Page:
Aims. Adipocytokines are implicated in the pathogenesis of type 2 diabetes and may represent identifiable precursors of metabolic disease within high-risk groups. We investigated adiponectin, leptin, and TNF-α and assessed the contribution of these molecules to insulin resistance in south Asians. Hypothesis. South Asians have adverse adipocytokine profiles which associate with an HOMA-derived insulin resistance phenotype. Methods. We measured adipocytokine concentrations in south Asians with newly diagnosed impaired glucose tolerance or Type 2 Diabetes Mellitus in a case-control study. 158 (48.5% males) volunteers aged 25–75 years with risk factors for diabetes but no known vascular or metabolic disease provided serum samples for ELISA and bioplex assays. Results. Total adiponectin concentration progressively decreased across the glucose spectrum in both sexes. A reciprocal trend in leptin concentration was observed only in south Asian men. Adiponectin but not leptin independently associated with HOMA-derived insulin resistance after logistic multivariate regression. Conclusion. Diasporic south Asian populations have an adverse adipocytokine profile which deteriorates further with glucose dysregulation. Insulin resistance is inversely associated with adiponectin independent of BMI and waist circumference in south Asians, implying that adipocytokine interplay contributes to the pathogenesis of metabolic disease in this group.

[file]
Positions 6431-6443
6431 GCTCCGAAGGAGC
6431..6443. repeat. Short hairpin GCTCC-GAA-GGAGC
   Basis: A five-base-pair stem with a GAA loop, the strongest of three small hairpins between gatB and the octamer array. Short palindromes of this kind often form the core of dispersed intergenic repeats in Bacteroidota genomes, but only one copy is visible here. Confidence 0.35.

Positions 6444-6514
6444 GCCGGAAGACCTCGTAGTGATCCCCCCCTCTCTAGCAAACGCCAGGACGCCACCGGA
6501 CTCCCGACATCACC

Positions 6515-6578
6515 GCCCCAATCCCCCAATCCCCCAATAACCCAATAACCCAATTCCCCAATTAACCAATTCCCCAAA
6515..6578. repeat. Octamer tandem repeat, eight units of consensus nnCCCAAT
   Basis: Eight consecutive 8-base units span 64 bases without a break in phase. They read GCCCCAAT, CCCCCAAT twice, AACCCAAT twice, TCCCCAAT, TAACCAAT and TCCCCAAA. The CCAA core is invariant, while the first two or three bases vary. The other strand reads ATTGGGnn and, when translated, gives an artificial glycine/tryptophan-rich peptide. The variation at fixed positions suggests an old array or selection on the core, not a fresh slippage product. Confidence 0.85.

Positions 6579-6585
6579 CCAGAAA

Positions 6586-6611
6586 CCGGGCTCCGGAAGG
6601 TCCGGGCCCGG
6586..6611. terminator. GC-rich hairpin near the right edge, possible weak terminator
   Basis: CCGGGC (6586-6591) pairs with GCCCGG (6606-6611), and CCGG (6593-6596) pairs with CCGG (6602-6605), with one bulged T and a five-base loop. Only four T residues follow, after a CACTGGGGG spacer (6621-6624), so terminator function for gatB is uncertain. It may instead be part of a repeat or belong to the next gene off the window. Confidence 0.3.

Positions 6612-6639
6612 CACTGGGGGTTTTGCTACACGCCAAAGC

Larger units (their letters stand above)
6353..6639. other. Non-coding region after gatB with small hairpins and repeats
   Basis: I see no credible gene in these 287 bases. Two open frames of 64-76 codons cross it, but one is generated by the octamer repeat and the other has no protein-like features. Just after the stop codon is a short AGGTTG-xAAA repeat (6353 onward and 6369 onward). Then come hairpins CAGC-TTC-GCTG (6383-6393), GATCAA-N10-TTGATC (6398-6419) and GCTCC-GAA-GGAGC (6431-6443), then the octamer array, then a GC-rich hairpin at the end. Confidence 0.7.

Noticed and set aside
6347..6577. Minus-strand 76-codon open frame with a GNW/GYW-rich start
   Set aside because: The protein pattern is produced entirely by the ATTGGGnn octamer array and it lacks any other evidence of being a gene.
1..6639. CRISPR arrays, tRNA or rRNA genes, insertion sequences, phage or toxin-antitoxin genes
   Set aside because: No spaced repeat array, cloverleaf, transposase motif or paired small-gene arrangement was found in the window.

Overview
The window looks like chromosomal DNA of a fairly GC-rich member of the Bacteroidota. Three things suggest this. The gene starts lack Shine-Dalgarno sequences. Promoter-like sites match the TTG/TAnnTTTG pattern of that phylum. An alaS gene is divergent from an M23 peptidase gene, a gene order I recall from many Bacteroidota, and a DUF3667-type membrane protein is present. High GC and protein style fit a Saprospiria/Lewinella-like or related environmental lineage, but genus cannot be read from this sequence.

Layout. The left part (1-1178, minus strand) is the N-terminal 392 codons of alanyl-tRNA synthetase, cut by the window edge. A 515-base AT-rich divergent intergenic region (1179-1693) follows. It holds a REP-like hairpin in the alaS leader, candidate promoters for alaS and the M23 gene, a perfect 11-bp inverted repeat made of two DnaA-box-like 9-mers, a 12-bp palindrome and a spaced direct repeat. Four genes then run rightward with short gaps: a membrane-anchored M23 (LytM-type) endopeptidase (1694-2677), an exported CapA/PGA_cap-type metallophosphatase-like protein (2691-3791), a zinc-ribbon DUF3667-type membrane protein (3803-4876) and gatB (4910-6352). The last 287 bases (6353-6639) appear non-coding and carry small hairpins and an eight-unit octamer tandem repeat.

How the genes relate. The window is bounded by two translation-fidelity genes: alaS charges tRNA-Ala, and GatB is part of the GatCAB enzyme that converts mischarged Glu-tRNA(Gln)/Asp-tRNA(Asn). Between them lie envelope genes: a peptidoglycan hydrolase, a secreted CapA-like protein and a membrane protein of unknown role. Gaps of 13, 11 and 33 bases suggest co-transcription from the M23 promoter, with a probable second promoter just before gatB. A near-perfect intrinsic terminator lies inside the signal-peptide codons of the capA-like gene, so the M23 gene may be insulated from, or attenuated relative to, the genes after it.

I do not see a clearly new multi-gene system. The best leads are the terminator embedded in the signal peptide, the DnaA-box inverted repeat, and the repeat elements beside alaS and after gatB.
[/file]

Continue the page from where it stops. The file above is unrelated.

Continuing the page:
1. Introduction

The role of obesity in the pathogenesis of metabolic disease has received considerable attention since the discovery of biologically active adipose-tissue-derived circulatory proteins (adipocytokines) [13]. It is proposed over- or underproduction of adipocytokines in overweight individuals generates an adipose-specific inflammatory response which may be an important determinant of Type 2 Diabetes Mellitus (T2DM) [46]. Prospective evidence exists for this within certain populations, with low concentrations of the adipocytokine adiponectin correlating strongly with insulin resistance syndromes and or incident T2DM independent of obesity [415]. Adiponectin may decrease T2DM risk via a number of mechanisms including hepatic fatty acid oxidation, enhanced peripheral glucose uptake, and stimulated insulin secretion [16].